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Posts Tagged ‘hoffpauir’

Today we had a nice, but very warm, meeting at the conclusion of the LSU AgCenter Rice Research Station South Farm Tour.  

Farmers, Consultants and Dealers listening in to the presentation at the Hoffpauir Farm in Rayne, La. (photo by Tiffany Pasco)

 

We met at the Hoffpauir farm to discuss the results of the rice water weevil demonstration.  The purpose of this demonstration is to evaluate the use of some currently available insecticides to control rice water weevils in rice fields.  This location has a very nice layout with multiple cuts of the seed treatments (CruiserMaxx and Dermacor X-100) and also two pyrethroid treated cuts.  These treatments were compared to an untreated cut. 

This location was planted in CL111 at a 65 pounds per acre seeding rate.  Rice was drilled in to a water-leveled prepared seedbed.  The field was planted in soybeans in the 2009 season.  Mr. Darryl Hoffpauir farms these fields and his consultant is Mr. Rustin Gilder (Crowley Grain).  County Agent Barrett Courville coordinated the test location.  We would like to thank Barrett, Darryl and Rustin for their efforts in this demonstration test.  

Below is a description of the activities at the field this season.

Activity Date
Planting 3/23/2010
First emergence 4/03/2010
Scouted for first pyrethroid application 5/04/2010
First pyrethroid application (Karate) to dry ground 5/04/2010
Permanent flood 5/04/2010
Scouted for second pyrethroid application 5/13/2010
Second pyrethroid application (Mustang on fertilizer) into flood 5/17/2010
RWW Core samples taken 6/01/2010

Method of data collection: 

Four weeks after permanent flood we gathered core samples by walking through the field from one corner to the opposite corner in an S-shaped pattern and pulling cores at equally spaced intervals across the field.  RWW core data is an average of 10 cores/field.  Below is our overall level of control from the different treatments.  We had a relatively low weevil population at this site, but all products evaluated provided excellent control.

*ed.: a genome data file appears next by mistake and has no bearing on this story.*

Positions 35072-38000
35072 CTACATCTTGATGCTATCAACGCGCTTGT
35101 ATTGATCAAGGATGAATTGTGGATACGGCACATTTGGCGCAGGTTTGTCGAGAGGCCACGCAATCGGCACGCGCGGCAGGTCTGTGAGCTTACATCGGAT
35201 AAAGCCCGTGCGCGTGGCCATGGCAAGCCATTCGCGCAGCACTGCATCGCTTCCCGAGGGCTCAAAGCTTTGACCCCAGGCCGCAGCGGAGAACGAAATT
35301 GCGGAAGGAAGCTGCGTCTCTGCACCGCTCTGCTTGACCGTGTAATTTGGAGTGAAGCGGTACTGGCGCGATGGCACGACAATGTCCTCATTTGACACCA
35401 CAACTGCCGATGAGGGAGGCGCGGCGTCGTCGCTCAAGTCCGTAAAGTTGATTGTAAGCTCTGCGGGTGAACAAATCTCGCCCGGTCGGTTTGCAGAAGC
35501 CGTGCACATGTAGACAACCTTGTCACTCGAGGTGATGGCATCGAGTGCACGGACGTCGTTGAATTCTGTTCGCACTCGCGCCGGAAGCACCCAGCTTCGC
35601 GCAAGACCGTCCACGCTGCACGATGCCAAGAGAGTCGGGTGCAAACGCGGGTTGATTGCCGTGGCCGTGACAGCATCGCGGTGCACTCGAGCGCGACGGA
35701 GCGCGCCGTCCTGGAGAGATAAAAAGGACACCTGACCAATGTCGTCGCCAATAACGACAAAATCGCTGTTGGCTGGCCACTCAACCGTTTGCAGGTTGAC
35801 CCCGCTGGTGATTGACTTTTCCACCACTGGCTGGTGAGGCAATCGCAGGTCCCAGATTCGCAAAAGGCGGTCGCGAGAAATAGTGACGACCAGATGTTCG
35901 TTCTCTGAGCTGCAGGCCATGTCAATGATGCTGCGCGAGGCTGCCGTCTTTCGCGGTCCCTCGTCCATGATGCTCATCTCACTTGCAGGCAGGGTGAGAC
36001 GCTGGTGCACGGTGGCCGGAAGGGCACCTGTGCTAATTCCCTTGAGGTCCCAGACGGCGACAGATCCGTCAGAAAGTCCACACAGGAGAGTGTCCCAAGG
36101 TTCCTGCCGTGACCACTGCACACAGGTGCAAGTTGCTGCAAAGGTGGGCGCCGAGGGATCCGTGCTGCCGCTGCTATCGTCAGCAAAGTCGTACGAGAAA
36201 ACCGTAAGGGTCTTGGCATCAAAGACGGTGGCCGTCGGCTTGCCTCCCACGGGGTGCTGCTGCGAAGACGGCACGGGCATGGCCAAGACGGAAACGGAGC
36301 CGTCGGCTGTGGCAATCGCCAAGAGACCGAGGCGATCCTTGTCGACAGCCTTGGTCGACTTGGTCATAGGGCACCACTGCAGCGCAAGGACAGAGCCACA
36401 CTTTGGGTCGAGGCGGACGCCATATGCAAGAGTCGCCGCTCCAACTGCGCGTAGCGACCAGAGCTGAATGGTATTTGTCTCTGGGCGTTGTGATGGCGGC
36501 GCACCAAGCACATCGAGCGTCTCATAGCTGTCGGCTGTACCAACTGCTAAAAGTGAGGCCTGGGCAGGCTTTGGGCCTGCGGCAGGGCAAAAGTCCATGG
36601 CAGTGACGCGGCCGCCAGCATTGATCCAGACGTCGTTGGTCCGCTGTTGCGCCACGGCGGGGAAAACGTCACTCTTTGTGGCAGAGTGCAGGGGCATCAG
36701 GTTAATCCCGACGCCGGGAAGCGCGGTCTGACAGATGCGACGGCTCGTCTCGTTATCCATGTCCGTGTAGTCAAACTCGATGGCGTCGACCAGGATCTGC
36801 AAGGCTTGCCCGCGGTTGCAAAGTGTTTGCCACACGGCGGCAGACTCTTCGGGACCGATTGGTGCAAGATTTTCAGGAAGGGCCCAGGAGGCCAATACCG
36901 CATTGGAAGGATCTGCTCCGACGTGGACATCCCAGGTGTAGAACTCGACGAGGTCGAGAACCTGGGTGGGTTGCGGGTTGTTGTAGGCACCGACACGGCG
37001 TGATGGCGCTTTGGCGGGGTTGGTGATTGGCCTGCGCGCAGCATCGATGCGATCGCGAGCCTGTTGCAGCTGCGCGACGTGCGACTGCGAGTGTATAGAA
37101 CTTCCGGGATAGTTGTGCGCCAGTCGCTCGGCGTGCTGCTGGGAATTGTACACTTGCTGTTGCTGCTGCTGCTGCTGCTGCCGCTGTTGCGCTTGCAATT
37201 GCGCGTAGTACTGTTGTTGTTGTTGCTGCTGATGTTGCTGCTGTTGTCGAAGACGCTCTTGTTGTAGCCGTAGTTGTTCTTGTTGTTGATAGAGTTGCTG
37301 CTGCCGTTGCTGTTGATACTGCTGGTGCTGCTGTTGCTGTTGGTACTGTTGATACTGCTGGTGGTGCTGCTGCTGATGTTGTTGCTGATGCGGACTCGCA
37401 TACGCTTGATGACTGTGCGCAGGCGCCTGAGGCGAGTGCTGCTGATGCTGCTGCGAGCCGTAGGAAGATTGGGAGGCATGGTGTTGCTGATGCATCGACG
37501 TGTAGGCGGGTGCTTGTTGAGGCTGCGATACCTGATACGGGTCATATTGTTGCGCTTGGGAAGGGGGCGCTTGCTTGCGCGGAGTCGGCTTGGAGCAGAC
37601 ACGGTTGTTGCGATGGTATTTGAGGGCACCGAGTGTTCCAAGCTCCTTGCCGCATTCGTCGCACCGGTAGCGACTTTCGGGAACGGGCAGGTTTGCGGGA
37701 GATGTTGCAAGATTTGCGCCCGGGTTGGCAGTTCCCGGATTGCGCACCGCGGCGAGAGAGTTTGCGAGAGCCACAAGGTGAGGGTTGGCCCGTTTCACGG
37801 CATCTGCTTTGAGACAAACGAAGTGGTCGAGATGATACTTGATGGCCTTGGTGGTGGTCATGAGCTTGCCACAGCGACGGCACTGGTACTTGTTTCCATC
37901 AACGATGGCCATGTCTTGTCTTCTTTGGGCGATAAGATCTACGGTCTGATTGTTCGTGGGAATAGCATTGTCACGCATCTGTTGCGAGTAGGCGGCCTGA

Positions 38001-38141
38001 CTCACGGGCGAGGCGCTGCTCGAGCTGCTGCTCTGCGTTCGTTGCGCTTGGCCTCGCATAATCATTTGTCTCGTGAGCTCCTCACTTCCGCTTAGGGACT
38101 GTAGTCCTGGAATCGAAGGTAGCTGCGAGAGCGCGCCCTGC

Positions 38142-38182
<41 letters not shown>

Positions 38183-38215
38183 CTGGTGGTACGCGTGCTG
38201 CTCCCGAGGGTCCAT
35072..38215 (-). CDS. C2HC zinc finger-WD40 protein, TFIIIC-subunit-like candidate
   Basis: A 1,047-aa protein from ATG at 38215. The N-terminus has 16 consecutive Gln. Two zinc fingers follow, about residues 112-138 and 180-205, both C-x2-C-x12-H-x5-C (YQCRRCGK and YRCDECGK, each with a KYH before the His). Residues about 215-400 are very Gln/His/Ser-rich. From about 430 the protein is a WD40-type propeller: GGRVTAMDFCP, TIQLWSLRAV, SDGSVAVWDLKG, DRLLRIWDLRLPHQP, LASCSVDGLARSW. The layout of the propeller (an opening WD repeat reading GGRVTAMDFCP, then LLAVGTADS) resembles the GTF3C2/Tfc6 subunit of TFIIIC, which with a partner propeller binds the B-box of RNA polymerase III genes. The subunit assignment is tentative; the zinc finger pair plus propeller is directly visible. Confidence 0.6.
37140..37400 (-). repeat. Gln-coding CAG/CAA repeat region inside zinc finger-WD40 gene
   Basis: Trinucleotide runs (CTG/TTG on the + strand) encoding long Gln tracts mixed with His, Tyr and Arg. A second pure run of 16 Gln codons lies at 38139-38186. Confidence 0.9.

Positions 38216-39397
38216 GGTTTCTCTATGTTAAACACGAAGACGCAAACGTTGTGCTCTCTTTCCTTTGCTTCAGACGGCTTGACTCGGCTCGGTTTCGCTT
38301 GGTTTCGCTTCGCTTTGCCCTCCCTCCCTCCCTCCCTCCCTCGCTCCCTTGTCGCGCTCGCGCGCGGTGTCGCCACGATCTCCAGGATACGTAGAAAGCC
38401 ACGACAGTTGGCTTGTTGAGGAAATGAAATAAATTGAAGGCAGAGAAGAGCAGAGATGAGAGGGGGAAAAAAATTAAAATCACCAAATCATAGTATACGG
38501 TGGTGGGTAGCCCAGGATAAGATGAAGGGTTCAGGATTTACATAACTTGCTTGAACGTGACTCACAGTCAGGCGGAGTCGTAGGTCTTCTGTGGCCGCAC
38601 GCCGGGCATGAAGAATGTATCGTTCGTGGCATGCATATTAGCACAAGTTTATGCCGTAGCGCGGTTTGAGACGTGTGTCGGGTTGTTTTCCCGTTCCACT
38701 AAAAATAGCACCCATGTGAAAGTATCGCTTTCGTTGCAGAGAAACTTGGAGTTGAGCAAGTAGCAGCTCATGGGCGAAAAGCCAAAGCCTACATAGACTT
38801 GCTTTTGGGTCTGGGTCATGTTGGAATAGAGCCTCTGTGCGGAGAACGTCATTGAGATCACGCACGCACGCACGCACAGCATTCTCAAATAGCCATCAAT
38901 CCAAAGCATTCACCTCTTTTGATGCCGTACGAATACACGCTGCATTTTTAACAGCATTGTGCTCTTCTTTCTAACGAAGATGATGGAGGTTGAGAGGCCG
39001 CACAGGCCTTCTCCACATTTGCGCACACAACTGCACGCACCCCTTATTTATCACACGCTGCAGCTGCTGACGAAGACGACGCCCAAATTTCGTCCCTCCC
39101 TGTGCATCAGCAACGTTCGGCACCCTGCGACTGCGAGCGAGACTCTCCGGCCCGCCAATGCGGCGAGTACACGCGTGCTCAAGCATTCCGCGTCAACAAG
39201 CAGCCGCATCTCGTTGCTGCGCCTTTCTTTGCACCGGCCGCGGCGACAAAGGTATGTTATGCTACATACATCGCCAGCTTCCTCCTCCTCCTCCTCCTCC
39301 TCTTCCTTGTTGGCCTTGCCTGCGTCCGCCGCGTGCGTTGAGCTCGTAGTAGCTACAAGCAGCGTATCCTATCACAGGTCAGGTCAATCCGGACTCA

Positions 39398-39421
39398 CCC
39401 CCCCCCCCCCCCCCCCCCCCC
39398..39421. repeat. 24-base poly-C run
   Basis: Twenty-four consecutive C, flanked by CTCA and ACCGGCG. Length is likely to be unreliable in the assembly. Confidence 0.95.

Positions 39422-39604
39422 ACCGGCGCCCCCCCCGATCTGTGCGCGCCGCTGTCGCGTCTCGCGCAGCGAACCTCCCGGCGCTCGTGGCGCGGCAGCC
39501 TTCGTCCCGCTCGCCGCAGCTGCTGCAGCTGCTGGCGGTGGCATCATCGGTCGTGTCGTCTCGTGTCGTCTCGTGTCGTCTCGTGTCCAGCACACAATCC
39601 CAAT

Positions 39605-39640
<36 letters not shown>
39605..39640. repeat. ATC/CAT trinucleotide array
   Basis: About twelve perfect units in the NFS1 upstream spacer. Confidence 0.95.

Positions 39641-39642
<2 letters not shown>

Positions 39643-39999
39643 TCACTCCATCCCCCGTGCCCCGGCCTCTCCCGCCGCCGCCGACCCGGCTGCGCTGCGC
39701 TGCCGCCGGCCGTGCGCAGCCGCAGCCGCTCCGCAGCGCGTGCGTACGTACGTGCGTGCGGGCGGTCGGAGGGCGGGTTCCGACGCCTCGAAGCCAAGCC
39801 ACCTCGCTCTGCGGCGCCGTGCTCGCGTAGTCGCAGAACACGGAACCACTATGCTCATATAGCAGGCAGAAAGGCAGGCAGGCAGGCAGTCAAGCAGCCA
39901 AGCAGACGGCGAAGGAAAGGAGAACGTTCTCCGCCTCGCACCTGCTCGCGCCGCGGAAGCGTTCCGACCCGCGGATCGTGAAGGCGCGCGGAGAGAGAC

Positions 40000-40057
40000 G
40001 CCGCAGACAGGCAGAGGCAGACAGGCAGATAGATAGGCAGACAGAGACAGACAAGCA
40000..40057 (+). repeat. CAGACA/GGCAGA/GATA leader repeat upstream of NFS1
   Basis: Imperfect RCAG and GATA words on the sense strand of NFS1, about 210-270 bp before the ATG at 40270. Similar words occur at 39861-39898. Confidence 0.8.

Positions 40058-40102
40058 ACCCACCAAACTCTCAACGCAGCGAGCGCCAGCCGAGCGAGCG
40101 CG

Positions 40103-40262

Treatment Average # rww % Control
CruiserMaxx 0.1 96.6
Dermacor X-100 0.1 97.7
Pyrethroid 0.4 90.7
Untreated 4.3  

  

The percent control column indicates relative activity of each insecticide by comparison to the population in the untreated check.

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Yesterday Barrett Courville and I took stand counts at the Hoffpauir Demo location that is just southwest of Rayne, La (Acadia Parish).  Boy, it was another beautiful day here in south Louisiana!  The fields are coming along well.  We took stand counts and plant height measurements in Dermacor X-100, Cruiser-Maxx and one untreated cut.  We will be entering and analyzing the data soon.  In the meantime, here are some pictures of the fields. 

Plants grown from Dermacor X-100 treated seed.

Plants grown from CruiserMaxx treated seed.

Plants grown from seed that had fungicide, but no insecticide seed treatments. The flush was starting to move across this field.

The next step with this field will be to scout for rww adults in the days leading up to permanent flood.  If rww adults and scarring are found in the field, we will apply a pyrethroid to two of the cuts at the eastern end of the series of cuts.

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Avery Davidson put together a very nice story about the rww demonstration test which aired on TWILA last week.  You can view the video online at youtube by clicking here.  Thanks to Keith Fontenot and Kenneth LaHaye for participating in this interview.  We appreciate the continuing support of the Louisiana Farm Bureau.

The Hoffpauir demonstration site was planted last week.  County Agent Barrett Courville sent me a few pictures of planting.  At this location we will compare an untreated cut to pyrethroid, Dermacor X-100 and CruiserMaxx insecticide treatments.  The arrangement of cuts at this site allowed us to plant multiple fields with each seed treatment.  So, we will get a little more data than usual at this location.

Darryl Hoffpauir riding on the drill as the untreated check is planted. Photo by Barrett Courville.